L'Enfer (1994)




Critic Consensus: No consensus yet.

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This French drama about the relationship between an insanely jealous man and his wife took 30 years to make. Since its inception by the late director Henri-Georges Clouzot the film was plagued with bad luck. He began filming it in 1964. There are only two characters in the film and on the third day of shooting the female lead became gravely ill. Later during rehearsals with a new actress, the director had a heart attack. Though he lived until 1977, he never got around to finishing it. The script was passed on to producer Marin Karmitz by Clouzot's widow. Paul wanted to buy the beautiful resort hotel he worked at for 15 years. His happy and spirited wife Nelly goes along with it. She is already a mother and contented with her life. Paul, who incurred tremendous debts to get the hotel, is not so happy. He is stressed to the breaking point. After he suspects his wife of philandering he slowly goes insane. He also begins increasing his consumption of alcohol and sleeping pills. Their lives become a living hell.
Art House & International , Drama
Directed By:
Written By:
In Theaters:
MK2 Productions


Marc Lavoine
as Martineau
André Wilms
as Doctor Arnoux
Christiane Minazzoli
as Madame Vernon
Dora Doll
as Madame Chabert
Mario David
as Duhamel
Jean-Pierre Cassel
as Mr. Vernon
Sophie Artur
as Clothilde
Noel Simsolo
as Mr. Charbert
Yves Verhoeven
as 15 Year Old Boy
Amaya Antolin
as Mariette
Jean-Claude Barbier
as Mr. Pinoiseau
Claire De Beaumont
as Madame Rudemont
Rene Gouzenne
as Mr. Ballandieu
Marie-Therese Izar
as Madame Pinoiseau
Dominique Jambert
as Young Woman
Jeromele Paulmier
as The Dim-Wit
Vincent Mangado
as Young Man
Francoise Meyruels
as The Pudgy Girl
Laurent Nassiet
as Little Boy in Cafe
Catherine Tacha
as Madame Point
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Critic Reviews for L'Enfer

All Critics (8) | Top Critics (1)

It's a riveting study in psychological perversion done with a taut, razor-sharp style, by a witty director who is at the top-of-his game.

Full Review… | April 24, 2004
Ozus' World Movie Reviews

A gripping and clever offering from one of Hitchcock's brightest heirs.

August 13, 2003
Nitrate Online

Even if it is too much a stripped down genre piece to reach dizzying heights, L'Enfer does an admirable job of exploring the depths of one disturbed man's psyche.

Full Review… | June 4, 2003

Quote not available.

April 5, 2006

Quote not available.

October 7, 2005
International Press Academy

Quote not available.

July 23, 2005

Audience Reviews for L'Enfer


Seeing this makes me want to watch the available footage of Clouzot's Inferno and Schneider's interpretation of the role.

Stefanie C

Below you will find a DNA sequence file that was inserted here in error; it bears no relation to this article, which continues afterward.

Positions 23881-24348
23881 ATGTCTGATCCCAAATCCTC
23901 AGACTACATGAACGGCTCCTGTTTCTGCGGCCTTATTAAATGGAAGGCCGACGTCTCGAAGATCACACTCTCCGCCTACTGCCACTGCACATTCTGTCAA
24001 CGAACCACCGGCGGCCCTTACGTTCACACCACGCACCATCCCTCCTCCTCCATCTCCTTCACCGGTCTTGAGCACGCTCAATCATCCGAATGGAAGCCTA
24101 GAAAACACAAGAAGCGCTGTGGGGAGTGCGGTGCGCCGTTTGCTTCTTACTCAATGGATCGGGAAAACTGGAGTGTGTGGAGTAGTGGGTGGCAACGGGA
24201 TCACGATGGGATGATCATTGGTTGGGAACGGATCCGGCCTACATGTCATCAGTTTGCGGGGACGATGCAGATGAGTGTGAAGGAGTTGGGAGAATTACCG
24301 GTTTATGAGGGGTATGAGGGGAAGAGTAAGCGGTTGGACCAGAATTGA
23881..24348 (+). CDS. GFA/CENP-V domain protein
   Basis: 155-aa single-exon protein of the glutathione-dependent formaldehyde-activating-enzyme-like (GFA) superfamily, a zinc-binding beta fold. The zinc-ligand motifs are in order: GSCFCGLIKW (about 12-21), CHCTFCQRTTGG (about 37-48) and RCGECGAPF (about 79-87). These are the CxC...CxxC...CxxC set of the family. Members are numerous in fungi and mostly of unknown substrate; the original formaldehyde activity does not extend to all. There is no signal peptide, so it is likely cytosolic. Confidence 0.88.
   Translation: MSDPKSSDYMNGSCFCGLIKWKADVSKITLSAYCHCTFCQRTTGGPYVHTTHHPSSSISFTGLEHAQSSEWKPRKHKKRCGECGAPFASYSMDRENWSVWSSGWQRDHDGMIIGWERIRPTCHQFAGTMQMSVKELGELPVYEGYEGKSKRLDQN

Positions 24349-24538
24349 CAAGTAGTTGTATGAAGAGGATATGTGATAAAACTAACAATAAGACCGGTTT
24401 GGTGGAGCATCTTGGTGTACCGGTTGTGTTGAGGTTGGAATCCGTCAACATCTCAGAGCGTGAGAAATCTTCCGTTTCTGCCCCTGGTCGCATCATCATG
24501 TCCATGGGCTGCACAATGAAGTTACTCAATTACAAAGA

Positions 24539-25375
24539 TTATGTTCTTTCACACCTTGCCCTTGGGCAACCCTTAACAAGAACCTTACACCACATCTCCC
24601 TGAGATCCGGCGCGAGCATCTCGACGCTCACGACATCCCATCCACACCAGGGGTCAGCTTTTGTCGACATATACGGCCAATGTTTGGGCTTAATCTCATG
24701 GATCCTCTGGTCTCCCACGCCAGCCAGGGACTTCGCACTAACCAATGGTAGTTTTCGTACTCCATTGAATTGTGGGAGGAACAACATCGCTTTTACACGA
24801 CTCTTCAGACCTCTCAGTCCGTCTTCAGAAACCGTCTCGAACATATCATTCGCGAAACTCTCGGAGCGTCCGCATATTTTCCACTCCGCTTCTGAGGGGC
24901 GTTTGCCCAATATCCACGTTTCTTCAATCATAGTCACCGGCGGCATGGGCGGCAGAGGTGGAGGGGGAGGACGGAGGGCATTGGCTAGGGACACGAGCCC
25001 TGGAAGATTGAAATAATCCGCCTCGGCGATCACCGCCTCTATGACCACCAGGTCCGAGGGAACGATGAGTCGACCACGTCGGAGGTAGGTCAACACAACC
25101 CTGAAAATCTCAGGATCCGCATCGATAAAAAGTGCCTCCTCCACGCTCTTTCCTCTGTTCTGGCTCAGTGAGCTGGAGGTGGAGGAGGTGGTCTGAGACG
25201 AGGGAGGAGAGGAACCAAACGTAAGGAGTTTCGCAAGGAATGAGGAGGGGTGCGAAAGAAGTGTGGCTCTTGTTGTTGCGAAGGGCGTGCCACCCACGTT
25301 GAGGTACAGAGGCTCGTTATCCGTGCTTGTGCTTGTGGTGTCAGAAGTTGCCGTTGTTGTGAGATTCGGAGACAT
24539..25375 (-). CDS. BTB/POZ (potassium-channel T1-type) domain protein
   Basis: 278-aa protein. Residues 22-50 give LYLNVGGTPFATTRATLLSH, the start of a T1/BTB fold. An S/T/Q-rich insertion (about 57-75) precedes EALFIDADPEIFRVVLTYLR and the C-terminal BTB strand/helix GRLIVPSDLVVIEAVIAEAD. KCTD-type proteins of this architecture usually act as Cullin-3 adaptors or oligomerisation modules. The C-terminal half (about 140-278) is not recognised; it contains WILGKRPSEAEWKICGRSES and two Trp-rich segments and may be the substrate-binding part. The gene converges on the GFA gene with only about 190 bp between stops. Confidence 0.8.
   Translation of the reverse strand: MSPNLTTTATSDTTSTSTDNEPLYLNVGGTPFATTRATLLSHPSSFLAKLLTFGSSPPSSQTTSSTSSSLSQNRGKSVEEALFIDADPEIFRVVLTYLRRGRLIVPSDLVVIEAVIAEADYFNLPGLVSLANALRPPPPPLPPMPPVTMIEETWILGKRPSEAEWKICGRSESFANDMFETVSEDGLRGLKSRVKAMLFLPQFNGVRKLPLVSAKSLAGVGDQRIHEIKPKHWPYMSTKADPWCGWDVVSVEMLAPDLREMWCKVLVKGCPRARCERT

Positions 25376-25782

Stefanie C

Super Reviewer


With the title L'Enfer (meaning Hell) and a story by famed French suspense master Henri-Georges Couzot, you cannot help but have some idea about what you're getting into. Paul works hard at managing his fledgling hotel and never gets enough sleep, and right at his side is his beautiful wife Nelly carrying her share of the load while raising their young son. Stress takes its toll on Paul as he begins hearing voices and suspects Nelly of straying into a young car mechanic's arms. And that's just for starters! L'Enfer follows the one-track mind of Paul and never deviates from the theme of jealousy. Over time we see Paul transform from a pitiable figure into a despicable monster, and apart from a couple wobbles Francois Cluzet capably handles the task. Emmanuelle Beart is even better as Nelly as she deftly handles a wide range from the radiantly bouncy bride to the confused & frightened subject of scorn. The further the movie goes, the more we see slightly modified replays of earlier scenes because of the single-minded nature of the screenplay. Still, director Chabrol achieves his goal of depicting a marriage completely crumbling through one man's inability to accept the keystone building block of trust.

Doctor Strangeblog
Doctor Strangeblog

Super Reviewer

L'Enfer (translated as "Hell") started life as a script by Henri-Georges Clouzot starring Romy Schneider but filming was stopped when Clouzot suffered a heart attack. Chabrol then got his hands on it and turned it into a semi successful study of one man's decent into madness. Things start of well for our main character (François Cluzet) he has a new wife, a young son and is running a successful hotel. Though soon enough he starts to suspect his wife of adultery (when his wife is the flirty Emmanuelle Béart who can blame him). As the film continues it becomes obvious that this man clearly has something wrong with him and is beoming more and more obsessed and paranoid. The ending was rather ambiguous, but even with the two good lead performances it's still rather average.

Emily B.
Emily B.

Super Reviewer

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